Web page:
By the time Tiger Woods made the turn Thursday, the sun had come out at Harding Park and the pandemic gaiter that hung around his neck on his front nine was now in the bag.
A par save on the previous hole had Woods feeling good about his new putter, and his back was feeling good, too. Better yet, he wasn’t spending a lot of time hacking shots out of the deep, wet rough.
Yes, it was quiet, way quieter than any of the 78 previous major championships Woods had ever played in. But it turns out the greatest player of his time can play without crowds too.
And with Woods in contention after an opening round 68, the strangest PGA Championship ever suddenly doesn’t seem so strange after all.
Not to the fans cheering Woods on at home. More importantly, perhaps, not to Woods himself.
“It’s just different,’’ Woods said. “That’s probably the only way to say it; this is what we’re going to have to get used to in the near future and probably for a while.’’
On what looked like a fine San Francisco summer day, Woods put together the kind of opening round that would normally have thousands shouting his name as he moved from tee to green. He made five birdies against three bogeys and was never in danger of making a number that might shoot him out of the tournament before it hardly even began.
He beat the other two guys in his threesome, not a bad accomplishment considering one is a former No. 1 player in the world and the other is the current No. 1. The only surprise for Woods when his day was done was the number of players off early who had gone even lower.
Still, Woods was just three shots off the early pace as he resumed his chase – delayed by a pandemic – for his first win since his historic Masters victory last year. He’s looking – and feeling – comfortable in an area where he has played some of his best golf.
The record he wants most – 18 majors won by Jack Nicklaus – is still in play, at least for another day.
“I felt like I kept the round going most of the day,’’ Woods said. “I let a couple go here and there but, for the better part of the day, it was a very solid round.’’
Just what Woods expected in only his second competitive tournament since the pandemic began is hard to say. He talked about playing decently at the Memorial last month and practicing well at home in Florida, but it’s the majors that ultimately test just where his game is.
Pretty good, it seems, even if his 2-under score came in conditions that weren’t quite as treacherous as they will be as the week goes on.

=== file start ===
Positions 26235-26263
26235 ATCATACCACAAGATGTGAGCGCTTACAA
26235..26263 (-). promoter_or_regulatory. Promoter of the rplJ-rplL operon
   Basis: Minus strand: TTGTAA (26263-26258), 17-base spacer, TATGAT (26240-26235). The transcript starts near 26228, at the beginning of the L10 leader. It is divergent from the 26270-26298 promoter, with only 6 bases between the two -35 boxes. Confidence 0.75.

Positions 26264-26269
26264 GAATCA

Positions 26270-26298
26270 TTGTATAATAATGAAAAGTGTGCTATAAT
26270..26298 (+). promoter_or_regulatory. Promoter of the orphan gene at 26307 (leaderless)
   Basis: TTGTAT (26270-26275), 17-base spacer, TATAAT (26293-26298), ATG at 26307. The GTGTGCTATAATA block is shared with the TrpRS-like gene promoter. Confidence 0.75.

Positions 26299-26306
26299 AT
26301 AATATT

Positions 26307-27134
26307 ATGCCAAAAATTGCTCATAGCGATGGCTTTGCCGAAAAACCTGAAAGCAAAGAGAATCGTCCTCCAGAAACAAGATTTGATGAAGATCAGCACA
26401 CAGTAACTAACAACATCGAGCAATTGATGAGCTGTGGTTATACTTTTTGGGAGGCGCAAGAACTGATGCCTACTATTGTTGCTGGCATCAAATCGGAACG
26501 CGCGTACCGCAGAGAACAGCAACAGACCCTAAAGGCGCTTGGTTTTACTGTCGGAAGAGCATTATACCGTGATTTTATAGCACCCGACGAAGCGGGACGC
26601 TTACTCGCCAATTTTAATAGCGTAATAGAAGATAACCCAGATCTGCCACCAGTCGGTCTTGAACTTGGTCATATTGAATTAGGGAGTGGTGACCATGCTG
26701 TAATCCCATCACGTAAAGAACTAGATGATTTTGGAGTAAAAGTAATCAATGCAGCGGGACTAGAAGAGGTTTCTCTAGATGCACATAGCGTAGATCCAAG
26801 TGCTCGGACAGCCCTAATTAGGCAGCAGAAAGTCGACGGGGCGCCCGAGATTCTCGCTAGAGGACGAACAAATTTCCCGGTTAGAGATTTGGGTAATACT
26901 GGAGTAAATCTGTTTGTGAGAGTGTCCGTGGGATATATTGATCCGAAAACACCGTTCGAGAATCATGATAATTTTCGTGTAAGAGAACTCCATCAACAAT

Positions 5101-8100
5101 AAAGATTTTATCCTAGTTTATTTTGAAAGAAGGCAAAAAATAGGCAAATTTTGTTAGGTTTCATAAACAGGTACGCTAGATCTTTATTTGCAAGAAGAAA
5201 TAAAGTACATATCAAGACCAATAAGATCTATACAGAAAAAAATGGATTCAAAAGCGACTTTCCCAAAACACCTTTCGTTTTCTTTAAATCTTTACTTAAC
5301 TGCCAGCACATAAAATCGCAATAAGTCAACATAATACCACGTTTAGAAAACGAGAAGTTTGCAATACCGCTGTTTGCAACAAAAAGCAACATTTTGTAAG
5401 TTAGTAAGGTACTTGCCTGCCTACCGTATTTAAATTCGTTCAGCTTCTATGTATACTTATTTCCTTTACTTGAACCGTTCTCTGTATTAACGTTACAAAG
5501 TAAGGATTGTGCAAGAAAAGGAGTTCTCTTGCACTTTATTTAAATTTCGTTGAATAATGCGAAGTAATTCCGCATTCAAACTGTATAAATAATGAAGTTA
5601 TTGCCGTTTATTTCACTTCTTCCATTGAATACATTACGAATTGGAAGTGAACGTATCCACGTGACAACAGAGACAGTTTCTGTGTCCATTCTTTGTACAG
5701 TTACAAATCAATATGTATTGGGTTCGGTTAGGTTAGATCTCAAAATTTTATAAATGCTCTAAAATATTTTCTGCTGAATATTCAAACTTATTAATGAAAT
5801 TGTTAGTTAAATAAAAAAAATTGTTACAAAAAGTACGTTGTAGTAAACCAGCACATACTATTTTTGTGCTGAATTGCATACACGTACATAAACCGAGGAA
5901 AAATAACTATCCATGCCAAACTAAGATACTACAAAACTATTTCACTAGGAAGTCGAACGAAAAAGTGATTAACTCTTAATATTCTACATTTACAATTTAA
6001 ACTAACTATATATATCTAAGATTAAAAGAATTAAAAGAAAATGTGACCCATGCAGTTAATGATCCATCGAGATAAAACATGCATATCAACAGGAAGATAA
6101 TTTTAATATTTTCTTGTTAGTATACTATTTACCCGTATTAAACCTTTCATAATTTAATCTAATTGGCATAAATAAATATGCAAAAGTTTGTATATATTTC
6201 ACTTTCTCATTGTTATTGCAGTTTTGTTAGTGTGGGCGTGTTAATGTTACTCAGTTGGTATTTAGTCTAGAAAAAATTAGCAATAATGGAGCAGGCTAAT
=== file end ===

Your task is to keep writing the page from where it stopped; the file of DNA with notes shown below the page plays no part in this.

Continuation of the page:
“It was there for the taking today,’’ said playing partner Rory McIlroy, who shot even par.
If it’s at all possible, Woods came into the PGA a little bit under the radar. Oddsmakers had faded his chances, and there were other compelling story lines with new No. 1 Justin Thomas, huge hitting Bryson DeChambeau and, of course, Brooks Koepka going for a third straight Wanamaker trophy.
But Woods can still win majors, as he showed at the Masters by breaking an 11-year drought in golf’s biggest tournaments. That brought him to 15 major titles, and seemed to rekindle the fire to chase the record held by Nicklaus and establish himself as arguably the greatest golfer of all time.
At the age of 44 , though, he’s running out of time, especially with a fused back that prompted him to go to a slightly longer putter this week. Older players have had success – and plenty of it – but history shows that winning majors gets tougher the older a golfer gets.
Only six players older than Woods have won majors, and none more than one after getting to that age. Woods needs three to catch Nicklaus and, unlike during his prime when he was winning them by the handful, he’s competing now against players who are younger, stronger and don’t seem to suffer a lot of nerves.
Still, it was the kind of day that had to give Woods hope that his is not an impossible goal. And his 68 was a better opening round score than he posted in eight of his 15 major wins.
That Woods wasn’t looking too far into the future after signing his scorecard was predictable. He understands more than anyone that patience is the key on tough golf courses in difficult conditions and this PGA will demand just that before it is over.
But the start was about as good as Woods could hope for. He drove the ball well, managed his game well, and made putts when he needed them most.
And if Woods wasn’t exactly celebrating, a lot of his fans watching at home surely were.
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